Newswise — The Science

Researchers have demonstrated a new approach for injecting microwaves into a tokamak fusion device. In one promising fusion technique, electron-cyclotron current drive (ECCD), microwaves help stabilize the plasma while the tokamak heats the plasma on the path to fusion. The new approach to ECCD drives electricity to the plasma twice as efficiently as previous approaches. It works by launching microwaves from the top of the tokamak, instead of the side as with current approaches.

The Impact

To be economically feasible, tokamak fusion power reactors require efficient ways of efficiently driving electric current in specific regions of the plasma. This technique is known as current drive. The new top-launch approach is twice as efficient as existing current drive methods. The researchers successfully tested the top-launch approach at the DIII-D National Fusion Facility. The results are an important step toward practical fusion energy.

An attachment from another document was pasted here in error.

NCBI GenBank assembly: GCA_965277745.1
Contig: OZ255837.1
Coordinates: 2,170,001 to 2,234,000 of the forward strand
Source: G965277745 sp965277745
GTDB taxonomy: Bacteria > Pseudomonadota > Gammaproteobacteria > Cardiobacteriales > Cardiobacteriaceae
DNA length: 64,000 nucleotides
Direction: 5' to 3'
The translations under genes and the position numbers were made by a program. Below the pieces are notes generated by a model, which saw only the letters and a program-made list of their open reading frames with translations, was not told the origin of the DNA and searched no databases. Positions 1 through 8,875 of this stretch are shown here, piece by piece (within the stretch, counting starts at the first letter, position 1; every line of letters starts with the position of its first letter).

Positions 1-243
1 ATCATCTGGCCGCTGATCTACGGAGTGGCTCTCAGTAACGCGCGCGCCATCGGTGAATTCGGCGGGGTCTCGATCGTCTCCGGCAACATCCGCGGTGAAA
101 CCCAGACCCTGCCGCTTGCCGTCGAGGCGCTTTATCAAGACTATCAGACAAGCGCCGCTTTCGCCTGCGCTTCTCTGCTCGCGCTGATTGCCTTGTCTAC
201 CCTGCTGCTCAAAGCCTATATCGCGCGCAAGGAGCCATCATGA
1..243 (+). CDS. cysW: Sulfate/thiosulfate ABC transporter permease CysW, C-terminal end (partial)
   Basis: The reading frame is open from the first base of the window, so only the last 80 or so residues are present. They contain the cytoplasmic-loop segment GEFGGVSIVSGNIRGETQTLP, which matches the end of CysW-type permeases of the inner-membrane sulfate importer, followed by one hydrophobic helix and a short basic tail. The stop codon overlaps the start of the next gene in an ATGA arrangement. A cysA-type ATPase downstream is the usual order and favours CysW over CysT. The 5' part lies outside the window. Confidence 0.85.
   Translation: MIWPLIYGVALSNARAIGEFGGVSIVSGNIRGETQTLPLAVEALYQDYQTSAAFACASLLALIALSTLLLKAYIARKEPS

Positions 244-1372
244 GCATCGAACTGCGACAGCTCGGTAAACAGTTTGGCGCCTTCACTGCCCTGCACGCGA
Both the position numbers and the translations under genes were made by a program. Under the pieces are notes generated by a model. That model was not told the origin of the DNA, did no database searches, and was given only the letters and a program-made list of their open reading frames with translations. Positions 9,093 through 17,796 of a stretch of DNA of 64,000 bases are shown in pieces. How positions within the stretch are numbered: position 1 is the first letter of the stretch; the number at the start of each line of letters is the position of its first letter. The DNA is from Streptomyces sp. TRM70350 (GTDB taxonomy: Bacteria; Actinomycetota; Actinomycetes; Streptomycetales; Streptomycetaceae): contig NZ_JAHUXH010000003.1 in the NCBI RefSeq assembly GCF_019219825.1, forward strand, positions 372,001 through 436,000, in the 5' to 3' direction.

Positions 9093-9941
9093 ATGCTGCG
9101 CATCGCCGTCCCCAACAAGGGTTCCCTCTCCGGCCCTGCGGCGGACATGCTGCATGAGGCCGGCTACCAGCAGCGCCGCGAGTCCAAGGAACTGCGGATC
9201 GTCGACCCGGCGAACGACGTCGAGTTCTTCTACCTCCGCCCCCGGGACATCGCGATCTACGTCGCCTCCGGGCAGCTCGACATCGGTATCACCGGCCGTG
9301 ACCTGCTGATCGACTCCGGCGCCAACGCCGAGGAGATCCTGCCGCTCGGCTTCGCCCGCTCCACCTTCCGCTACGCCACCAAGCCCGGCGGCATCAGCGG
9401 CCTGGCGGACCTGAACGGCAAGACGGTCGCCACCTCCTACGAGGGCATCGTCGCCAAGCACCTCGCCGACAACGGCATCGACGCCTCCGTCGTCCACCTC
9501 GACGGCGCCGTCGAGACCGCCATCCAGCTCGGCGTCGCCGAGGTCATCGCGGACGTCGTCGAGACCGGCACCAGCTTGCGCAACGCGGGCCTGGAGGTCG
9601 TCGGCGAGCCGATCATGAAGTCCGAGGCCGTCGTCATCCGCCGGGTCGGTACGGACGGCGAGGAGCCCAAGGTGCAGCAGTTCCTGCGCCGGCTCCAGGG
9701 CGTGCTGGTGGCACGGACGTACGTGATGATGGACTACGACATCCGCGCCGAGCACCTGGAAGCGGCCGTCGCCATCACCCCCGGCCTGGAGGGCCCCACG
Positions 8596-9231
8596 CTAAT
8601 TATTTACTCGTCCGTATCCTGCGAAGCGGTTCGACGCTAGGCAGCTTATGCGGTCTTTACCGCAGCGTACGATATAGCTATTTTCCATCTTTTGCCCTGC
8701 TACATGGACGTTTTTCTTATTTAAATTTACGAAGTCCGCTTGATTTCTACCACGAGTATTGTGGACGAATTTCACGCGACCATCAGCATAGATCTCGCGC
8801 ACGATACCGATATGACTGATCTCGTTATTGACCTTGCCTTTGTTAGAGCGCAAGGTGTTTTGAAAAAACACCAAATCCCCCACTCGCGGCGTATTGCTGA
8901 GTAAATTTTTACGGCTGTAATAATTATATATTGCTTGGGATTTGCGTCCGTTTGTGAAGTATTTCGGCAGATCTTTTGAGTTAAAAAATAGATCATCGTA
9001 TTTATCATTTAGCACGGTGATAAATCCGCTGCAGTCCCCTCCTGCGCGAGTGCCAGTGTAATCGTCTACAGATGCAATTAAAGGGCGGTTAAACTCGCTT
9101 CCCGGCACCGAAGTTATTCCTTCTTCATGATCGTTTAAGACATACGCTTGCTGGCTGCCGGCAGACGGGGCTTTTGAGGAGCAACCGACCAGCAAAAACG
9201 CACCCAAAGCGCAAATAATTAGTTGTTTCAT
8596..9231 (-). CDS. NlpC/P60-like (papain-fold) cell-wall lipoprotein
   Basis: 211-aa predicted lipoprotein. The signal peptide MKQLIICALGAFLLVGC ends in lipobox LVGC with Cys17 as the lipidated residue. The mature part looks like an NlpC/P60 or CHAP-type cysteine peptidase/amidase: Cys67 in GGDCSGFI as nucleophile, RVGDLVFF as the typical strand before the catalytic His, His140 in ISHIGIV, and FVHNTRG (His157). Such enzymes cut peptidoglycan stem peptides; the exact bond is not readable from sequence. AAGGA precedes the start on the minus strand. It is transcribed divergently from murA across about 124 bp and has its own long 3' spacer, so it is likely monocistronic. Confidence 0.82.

Researchers at DIII-D, a Department of Energy user facility, are working on ways to improve ECCD, which uses powerful microwaves to heat electrons in the plasma in a tokamak device. ECCD is important because it helps stabilize the plasma as the tokamak heats the plasma to temperatures necessary for fusion reactions. Traditionally, ECCD injected microwaves from the outside of the tokamak toward the heart of the plasma. Recent computer modeling at DIII-D predicted that moving the injection point toward the top of the tokamak and carefully directing it to precise points away from the center of the fusion would dramatically improve efficiency. Based on that modeling, researchers at DIII-D designed and installed a new system with the top-launch configuration. This configuration aligns the microwave trajectory with both the magnetic field and energy distribution of electrons in the plasma. This means the microwaves selectively interact with only the most energetic electrons in the plasma. This approach can be twice as efficient as traditional ECCD systems, helping to bring practical fusion energy closer to reality.


This work was supported in part by the U.S. Department of Energy Office of Science, Fusion Energy Sciences program.